Producers of closed captioning services are tasked with providing subtitles that will benefit Deaf, ESL and hard-of-hearing viewers, as well as audiences who use closed captioning to aid in their understanding of the content.
But we find ourselves asking the question, what is the value of closed captioning if it is forced to be displayed in competition with a composed visual image?
In short, much of the viewing screen has been unavailable for true focus on closed captioning services.
For news programs, we cannot easily use the bottom of the screen because closed captioning may obscure rolling text bars. We then consider moving the captioning display to the top of screen only to find another text bar or other information already placed there.
One possible solution is to bounce the text from the top to the bottom of the screen to avoid covering visual elements. The issue with this is that closed captioning must be displayed for a minimum of two seconds. Unfortunately, much of this time will be spent by the viewer having to re-focus or otherwise track the position of the closed captioning on the screen. This, of course, leads to the viewer missing much of the visual content of the program, as well as the closed captioning itself, which is in no one’s interest.
If captioning is expected to occur superimposed over the live-action video, then a block box is additionally required, due to changes in background color which may leave the viewer attempting to read light-colored text over a light-colored background, once again losing pertinent information and equivalency.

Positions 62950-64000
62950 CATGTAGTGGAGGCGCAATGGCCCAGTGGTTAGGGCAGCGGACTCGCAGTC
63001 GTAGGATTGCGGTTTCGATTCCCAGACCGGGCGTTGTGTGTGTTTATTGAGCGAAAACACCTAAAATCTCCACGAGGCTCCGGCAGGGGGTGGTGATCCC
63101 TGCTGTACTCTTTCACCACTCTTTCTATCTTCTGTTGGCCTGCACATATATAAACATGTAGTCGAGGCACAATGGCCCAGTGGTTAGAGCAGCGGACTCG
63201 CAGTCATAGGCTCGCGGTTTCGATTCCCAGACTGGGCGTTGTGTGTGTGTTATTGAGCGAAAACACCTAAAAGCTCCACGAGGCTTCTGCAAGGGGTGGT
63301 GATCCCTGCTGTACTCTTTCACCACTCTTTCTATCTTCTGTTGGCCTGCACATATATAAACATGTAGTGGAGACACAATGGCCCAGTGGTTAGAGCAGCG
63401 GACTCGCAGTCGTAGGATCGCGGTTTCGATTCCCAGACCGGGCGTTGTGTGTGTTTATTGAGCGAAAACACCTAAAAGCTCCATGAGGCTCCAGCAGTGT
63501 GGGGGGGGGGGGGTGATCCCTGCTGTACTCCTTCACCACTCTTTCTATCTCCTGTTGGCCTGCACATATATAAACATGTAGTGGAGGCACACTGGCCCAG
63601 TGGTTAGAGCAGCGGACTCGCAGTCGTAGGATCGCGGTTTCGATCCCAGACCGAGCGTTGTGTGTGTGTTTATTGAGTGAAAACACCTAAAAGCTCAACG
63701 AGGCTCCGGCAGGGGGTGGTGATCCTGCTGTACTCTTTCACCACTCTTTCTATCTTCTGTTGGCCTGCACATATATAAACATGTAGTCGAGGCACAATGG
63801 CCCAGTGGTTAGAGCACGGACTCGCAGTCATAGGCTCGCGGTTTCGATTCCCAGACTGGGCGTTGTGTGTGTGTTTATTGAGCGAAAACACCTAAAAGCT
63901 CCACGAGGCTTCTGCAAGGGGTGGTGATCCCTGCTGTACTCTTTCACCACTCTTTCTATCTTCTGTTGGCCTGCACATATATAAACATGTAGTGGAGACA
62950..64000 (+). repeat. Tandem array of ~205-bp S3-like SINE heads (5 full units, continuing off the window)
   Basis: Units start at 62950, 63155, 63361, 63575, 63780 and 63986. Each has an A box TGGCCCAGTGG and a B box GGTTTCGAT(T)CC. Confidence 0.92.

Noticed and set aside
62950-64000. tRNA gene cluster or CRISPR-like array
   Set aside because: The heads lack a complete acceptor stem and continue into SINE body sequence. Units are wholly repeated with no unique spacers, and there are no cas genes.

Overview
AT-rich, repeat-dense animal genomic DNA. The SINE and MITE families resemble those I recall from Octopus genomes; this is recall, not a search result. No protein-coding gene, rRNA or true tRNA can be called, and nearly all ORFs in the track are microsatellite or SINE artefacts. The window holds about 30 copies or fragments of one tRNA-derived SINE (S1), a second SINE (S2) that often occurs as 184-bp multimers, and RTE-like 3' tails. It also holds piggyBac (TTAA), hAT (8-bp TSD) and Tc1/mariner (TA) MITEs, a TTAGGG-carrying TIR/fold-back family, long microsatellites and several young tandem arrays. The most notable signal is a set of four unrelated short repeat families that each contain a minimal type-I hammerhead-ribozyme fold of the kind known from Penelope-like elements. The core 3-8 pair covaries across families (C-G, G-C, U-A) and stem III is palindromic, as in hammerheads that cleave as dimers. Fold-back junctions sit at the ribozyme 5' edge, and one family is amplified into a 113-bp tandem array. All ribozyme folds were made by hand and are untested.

But who are we to cover a portion of the composed visual content?
Surely a better answer is for a block of space to be set aside for closed captioning services that will become the standard in positioning, so that viewers always know where to focus on the screen to find subtitles.
Hopefully, once such a space is set aside to accommodate viewers who require closed captioning, filmmakers themselves will begin to adapt their compositional use of screen space so that important visual information doesn’t compete for attention in the same part of the screen as subtitles.
Or perhaps manufacturers of visual media hardware will finally begin to consider a space on the screen for subtitling entirely separate from the space marked out for visual programming, in short, letting closed captioning and visual programming work together rather than in competition that is of no value to either interest.